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Old 07-07-2018, 11:24 PM   #1
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Try this first before you buy 2nd AC unit or bring your unit in for AC service.

I been wanting to share this for 4 weeks so I finally joined the forum today so I can share some of my success stories. This is my most satisfying (and cheapest) so far.

This might be a bit long winded for my first post but I wanted to tell the entire problem and my solution so please read along. I have read about this same exact problem 20 times + on this forum so I hope it helps others. It might save you $800 - $1000 over installing a 2nd AC unit so might be worth a try - you decide.

I will "try" and keep my other posts about my other mods more brief. (I said "try" LOL). And before you ask I will try and post some pictures later.

When I purchased my 2017 Axis brand new the 15000 BTU AC was not cold enough and was driving me crazy. The best it would do was around 85 - 87 deg inside temp after being on all day in the hot sun (95 deg + outside) while driving or parked at the “trail head” (Mtn biker here). At first I thought it was not the AC's fault and I fitted all of my windows with bubble wrap like I read on this forum (thanks to Jerry' Hurricane Mods and many others), added the extra AC cold air vent on cover, then inserted roof vent foam inserts to block all the heat that I could. That helped some (Maybe 82 deg at best) but not enough and took forever to get down to this temp once the RV heated up.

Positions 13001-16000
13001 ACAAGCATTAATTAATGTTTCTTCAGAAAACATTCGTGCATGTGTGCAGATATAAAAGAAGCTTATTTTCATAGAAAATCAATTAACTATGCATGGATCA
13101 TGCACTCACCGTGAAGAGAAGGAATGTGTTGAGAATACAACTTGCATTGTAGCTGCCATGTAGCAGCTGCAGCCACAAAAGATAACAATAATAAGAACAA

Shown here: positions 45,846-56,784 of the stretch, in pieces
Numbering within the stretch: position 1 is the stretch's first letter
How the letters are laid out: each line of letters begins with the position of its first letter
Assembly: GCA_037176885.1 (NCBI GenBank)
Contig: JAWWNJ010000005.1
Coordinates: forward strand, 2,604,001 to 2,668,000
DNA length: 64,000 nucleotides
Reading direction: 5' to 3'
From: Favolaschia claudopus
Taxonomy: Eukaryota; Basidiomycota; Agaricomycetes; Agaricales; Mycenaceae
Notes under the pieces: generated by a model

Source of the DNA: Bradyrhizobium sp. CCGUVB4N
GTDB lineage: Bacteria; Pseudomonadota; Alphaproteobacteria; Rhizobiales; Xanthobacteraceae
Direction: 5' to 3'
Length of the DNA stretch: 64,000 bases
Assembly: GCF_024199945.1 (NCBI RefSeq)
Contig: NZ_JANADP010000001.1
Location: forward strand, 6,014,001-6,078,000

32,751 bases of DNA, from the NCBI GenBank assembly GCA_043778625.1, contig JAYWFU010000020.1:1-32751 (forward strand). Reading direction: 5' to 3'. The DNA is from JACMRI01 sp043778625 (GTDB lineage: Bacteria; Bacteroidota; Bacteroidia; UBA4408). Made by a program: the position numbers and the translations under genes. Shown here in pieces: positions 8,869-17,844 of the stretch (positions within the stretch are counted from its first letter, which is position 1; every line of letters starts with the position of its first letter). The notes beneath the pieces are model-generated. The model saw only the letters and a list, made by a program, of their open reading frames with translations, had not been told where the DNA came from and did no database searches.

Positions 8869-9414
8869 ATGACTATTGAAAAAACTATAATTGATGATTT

So right before I had a few things done on my punch list this spring (but after I fixed 20 + items myself first) one of the Camping World employees at service desk gave me a useful tip (imagine that- LOL) that I have NOT read on ANY forum or in any of my many searches on this subject.

He said to move the temp probe ("Thermistor probe") up a little to see if that would help but not too much so the unit don’t frost up. So after researching on that topic for a few weeks I thought I would try a few things myself before I have CW tear into it.

At first I decided insulated the AC box (on roof) really well with left over Dynomat and Frost King duct insulation (I did the entire aluminum ductwork under the plastic cover on roof). Then I used the foam rubber pipe insulation on the exposed AC copper pipes to prevent frosting up. Left it like this for a week or so - This helped some but I was really doing this to help with the 2nd mod I was planning. So I took out my automotive AC thermometer and stuck it directly in the cold air path inside RV at AC cover - it was reading about 65 deg. Small improvement (but im not sure by how much since I didn’t take a before temp – sorry).

For 2nd part of this job I removed the inside cover and used aluminum duct tape to seal up leaky ductwork and added some half inch soft foam to insulate between cover to the duct work (many small leaks - im sure this helped a lot - check yours now!).

3rd part of AC mod - I moved temp probe up about two inches or so. Make sure it contacts the coil inside fins by slide it in and then down slowly until it stops at coil. You can see this probe on the cold air return side (this is inside the RV looking up for a single white wire with metal probe stuck in the aluminum fins about one inch from the bottom - which by the way is the location the manufacture recommends - I checked. So this might void your warrantee (move it back before AC service?)).